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Re-description of partially collapsed Early Cretaceous dinosaur tracksite in China

Ben Creisler

A new paper:

Lida Xing, Martin G. Lockley, Daniel Marty, Laura Piñuela, Hendrik
Klein, Jianping Zhang, W. Scott Persons (2015) [2014]
Re-description of the partially collapsed Early Cretaceous Zhaojue
dinosaur tracksite (Sichuan Province, China) by using previously
registered video coverage.
Cretaceous Research 52(A): 138–152
DOI: 10.1016/j.cretres.2014.09.010

A re-description of the Early Cretaceous Zhaojue dinosaur tracksite
(Sichuan Province, China) is the major focus of the present work. The
tracksite is located in an active copper mine, and a dinosaur
track-bearing surface of about 1500 m2 (named tracksite I) initially
discovered in 1991, has since almost completely collapsed due to
ongoing quarry activities. Only about 5% of the initial surface still
remains in place (named “remaining tracksite”), while due to the
collapse a few new but rather poorly-preserved tracks were unearthed
on an underlying level. While the tracks still in place were studied
using common field techniques, a schematic tracksite map of the
collapsed surface was drawn based on a “corrected orthophotograph”
that was generated from overview photographs and from video frames.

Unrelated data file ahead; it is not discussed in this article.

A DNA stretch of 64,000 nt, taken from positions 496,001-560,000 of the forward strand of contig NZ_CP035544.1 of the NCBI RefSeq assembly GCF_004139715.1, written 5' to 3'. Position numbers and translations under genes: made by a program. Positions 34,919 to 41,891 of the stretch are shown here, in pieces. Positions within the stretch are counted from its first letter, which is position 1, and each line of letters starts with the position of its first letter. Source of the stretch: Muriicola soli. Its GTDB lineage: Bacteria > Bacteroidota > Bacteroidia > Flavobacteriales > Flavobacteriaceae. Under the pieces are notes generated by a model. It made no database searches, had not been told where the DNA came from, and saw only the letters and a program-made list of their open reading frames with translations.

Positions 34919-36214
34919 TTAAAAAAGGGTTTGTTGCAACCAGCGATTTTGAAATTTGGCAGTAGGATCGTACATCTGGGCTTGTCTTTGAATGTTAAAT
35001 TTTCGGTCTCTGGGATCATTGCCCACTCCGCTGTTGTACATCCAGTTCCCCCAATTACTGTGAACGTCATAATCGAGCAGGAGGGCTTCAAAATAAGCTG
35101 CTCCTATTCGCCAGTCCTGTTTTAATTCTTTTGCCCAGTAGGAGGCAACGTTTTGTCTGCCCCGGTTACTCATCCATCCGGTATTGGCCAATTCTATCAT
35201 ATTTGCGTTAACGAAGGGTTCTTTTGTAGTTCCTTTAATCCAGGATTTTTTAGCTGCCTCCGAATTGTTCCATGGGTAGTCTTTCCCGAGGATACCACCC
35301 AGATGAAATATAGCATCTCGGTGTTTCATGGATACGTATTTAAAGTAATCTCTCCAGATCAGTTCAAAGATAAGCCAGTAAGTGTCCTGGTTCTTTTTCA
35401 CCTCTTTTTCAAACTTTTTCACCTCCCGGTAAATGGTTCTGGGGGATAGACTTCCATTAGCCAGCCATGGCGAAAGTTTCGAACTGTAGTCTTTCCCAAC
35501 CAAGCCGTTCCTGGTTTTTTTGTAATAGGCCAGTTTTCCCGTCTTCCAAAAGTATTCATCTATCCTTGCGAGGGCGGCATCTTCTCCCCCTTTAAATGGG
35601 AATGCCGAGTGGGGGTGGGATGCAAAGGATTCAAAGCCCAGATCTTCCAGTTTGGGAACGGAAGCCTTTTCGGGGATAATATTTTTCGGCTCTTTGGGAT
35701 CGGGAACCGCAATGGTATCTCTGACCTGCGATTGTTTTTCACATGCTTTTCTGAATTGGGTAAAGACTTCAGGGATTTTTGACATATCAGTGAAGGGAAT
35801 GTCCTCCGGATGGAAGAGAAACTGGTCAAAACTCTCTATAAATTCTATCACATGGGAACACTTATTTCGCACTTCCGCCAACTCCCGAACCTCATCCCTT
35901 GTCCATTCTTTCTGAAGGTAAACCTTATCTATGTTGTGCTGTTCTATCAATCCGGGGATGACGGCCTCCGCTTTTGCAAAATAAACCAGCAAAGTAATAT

Fortunately, the resolution of some of the close-up video frames is
sufficiently high to observe general track morphology, and to
re-interpret previously wrongly identified trackways. Here, we report
a quite diverse ichnocoenosis consisting of sauropod, ornithopod,
theropod, and pterosaur trackways and isolated tracks. The sauropod
trackways belong to the Brontopodus-type and were possibly left by
medium-sized titanosaurs. One of the sauropod trackways turns around
and makes an astonishingly narrow turn of more than 180° with very
pronounced “off-tracking” of the manus with respect to the pes. Such
unusual trackways are important for the reconstruction of sauropod
locomotion. The theropod trackways were left by small and medium-sized
animals with the imprint morphology being similar to that of the
ichnogenera Grallator and Eubrontes. Large tridactyl tracks with blunt
toes are tentatively identified as ornithopod tracks and may be
described as Caririchnium-type tracks. Pterosaur tracks can be
assigned to Pteraichnus. The association of pterosaur with small
theropod tracks is rather unusual, and this tracksite further
corroborates the frequent presence of large ornithopods in inland
environmental settings.